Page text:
ארכיון יד ושם / Yad Vashem Archives
- YV Archives
- Yad Vashem Archives
In 1953, the Israeli Knesset enacted the Yad Vashem Law, which determined that among its other missions, the task of Yad Vashem is “to collect, examine and publish testimony of the disaster and the heroism it called forth…” Indeed, efforts to document the Holocaust had begun long before the passage of the law. From the Nazi rise to power in Germany, and throughout World War II, there were those who documented the events as they were taking place, often under the harshest conditions. Immediately after the war, centers for documentation and the collection of testimonies were established in many places around the world, including Munich, Warsaw, Lodz, Lublin, Paris, Bratislava, Budapest and other locations. The information about what was happening in Europe began to reach the Jewish community of Eretz Israel during the war. Even before the enormity of the disaster became clear, Mordechai Shenhavi initiated a Commemorative Project for the Jews of Europe that would include an archive. The Yad Vashem Archives began its official activities in 1946, under the direction of Dr. Sarah Friedlander, who had been born in Budapest and saved on the Kasztner train.
An Archive dedicated to the Holocaust in Europe
The Yad Vashem Archives holds various types of materials related to the Holocaust period, materials related to the life of the Jews in Europe between WWI and WWII and materials related to the life of the survivors after the Holocaust. Among these materials, the Yad Vashem Archives holds individual documents such as letters, diaries, photos, films, testimonies and personal documents which had been donated to the Archives by individuals. Many of these documents are original. Other types of documents available in the archives are those which were created by Jewish organizations before, during and after the Holocaust; many of these documents are original as well. Additional materials that the Yad Vashem Archives has been collecting and acquiring from its beginning are official documents which were created by various authorities and organizations from all over Europe which participated in the persecution and the destruction of the Jews in Europe during the Nazi Period. Most of these materials had been acquired from Archives in Germany and in other countries which were under German occupation during the Second World War.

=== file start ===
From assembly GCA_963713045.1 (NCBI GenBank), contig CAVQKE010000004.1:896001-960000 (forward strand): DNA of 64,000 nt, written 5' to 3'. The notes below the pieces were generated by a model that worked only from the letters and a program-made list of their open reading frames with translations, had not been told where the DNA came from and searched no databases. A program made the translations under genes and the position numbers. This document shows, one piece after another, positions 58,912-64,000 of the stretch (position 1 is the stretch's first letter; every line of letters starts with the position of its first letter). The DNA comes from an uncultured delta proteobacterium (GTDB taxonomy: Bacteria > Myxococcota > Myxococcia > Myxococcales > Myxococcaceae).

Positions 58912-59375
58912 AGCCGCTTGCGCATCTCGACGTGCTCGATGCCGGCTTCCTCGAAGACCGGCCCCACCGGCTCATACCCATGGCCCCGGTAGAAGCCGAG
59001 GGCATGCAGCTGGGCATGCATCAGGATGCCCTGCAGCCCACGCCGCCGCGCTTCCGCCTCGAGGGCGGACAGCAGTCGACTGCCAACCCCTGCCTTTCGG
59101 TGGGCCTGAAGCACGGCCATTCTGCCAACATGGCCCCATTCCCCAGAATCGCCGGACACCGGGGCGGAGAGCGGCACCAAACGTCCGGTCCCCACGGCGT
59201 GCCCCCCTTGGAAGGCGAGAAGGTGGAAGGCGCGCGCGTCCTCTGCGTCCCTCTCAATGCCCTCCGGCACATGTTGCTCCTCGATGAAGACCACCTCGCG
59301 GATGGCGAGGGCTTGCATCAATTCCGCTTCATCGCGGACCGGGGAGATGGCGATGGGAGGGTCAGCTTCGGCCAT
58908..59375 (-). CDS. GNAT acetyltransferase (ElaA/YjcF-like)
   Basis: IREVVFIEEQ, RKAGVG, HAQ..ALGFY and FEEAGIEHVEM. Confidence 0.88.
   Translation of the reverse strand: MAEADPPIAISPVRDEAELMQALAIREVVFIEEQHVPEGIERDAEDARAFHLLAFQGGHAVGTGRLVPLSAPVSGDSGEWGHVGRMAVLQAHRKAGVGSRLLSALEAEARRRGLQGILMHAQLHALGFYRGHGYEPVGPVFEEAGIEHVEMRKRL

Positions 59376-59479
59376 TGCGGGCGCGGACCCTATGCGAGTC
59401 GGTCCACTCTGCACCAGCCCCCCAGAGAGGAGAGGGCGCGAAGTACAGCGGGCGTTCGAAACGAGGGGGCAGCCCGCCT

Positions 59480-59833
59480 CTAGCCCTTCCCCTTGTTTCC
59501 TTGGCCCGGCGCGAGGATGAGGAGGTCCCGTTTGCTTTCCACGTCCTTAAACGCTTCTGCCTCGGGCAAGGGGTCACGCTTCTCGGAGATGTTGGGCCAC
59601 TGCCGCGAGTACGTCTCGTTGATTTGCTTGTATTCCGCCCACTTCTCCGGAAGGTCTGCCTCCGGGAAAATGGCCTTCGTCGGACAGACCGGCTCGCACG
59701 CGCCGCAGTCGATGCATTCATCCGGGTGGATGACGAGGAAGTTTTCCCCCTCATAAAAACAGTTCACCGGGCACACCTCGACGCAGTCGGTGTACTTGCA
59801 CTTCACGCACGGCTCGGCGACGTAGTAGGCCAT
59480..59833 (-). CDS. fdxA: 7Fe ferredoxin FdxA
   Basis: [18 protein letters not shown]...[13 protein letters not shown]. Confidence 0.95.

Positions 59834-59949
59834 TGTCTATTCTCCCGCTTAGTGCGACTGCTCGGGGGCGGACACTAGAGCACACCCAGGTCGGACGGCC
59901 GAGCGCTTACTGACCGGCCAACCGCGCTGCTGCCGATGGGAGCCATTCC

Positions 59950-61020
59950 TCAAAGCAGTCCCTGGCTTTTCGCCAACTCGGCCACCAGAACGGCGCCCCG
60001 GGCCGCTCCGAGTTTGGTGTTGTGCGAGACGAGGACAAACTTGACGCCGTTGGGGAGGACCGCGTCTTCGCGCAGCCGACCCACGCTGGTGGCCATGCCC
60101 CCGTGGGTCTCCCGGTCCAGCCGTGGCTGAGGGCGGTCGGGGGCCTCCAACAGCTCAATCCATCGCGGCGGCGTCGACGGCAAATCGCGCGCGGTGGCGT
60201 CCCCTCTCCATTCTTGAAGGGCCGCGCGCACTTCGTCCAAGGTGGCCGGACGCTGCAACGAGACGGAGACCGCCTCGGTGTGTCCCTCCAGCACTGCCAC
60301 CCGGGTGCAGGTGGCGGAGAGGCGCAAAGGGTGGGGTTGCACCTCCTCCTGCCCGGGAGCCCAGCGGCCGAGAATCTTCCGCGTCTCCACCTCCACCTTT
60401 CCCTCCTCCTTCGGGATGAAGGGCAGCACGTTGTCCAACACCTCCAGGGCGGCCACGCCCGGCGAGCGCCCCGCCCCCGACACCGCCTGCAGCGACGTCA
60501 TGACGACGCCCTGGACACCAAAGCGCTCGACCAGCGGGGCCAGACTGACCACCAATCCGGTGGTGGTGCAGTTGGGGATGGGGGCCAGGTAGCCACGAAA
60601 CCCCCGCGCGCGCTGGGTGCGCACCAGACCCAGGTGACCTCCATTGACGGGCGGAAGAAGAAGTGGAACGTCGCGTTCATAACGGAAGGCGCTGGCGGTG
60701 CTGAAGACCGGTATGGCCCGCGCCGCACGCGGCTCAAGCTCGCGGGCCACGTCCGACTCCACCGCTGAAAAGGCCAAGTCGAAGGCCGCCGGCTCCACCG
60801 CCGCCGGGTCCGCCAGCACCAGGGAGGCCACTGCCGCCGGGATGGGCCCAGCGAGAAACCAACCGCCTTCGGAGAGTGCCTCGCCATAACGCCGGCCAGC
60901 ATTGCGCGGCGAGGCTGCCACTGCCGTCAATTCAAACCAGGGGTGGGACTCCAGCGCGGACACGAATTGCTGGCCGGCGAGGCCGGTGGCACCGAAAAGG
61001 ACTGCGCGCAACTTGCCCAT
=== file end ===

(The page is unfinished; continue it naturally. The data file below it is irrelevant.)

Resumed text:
Most descriptions of the original documents and some of the other documents are available on the IDEA ALM system in the Archives reading room. Written finding aids and catalogues created by the original archives are available for other documents, especially copies.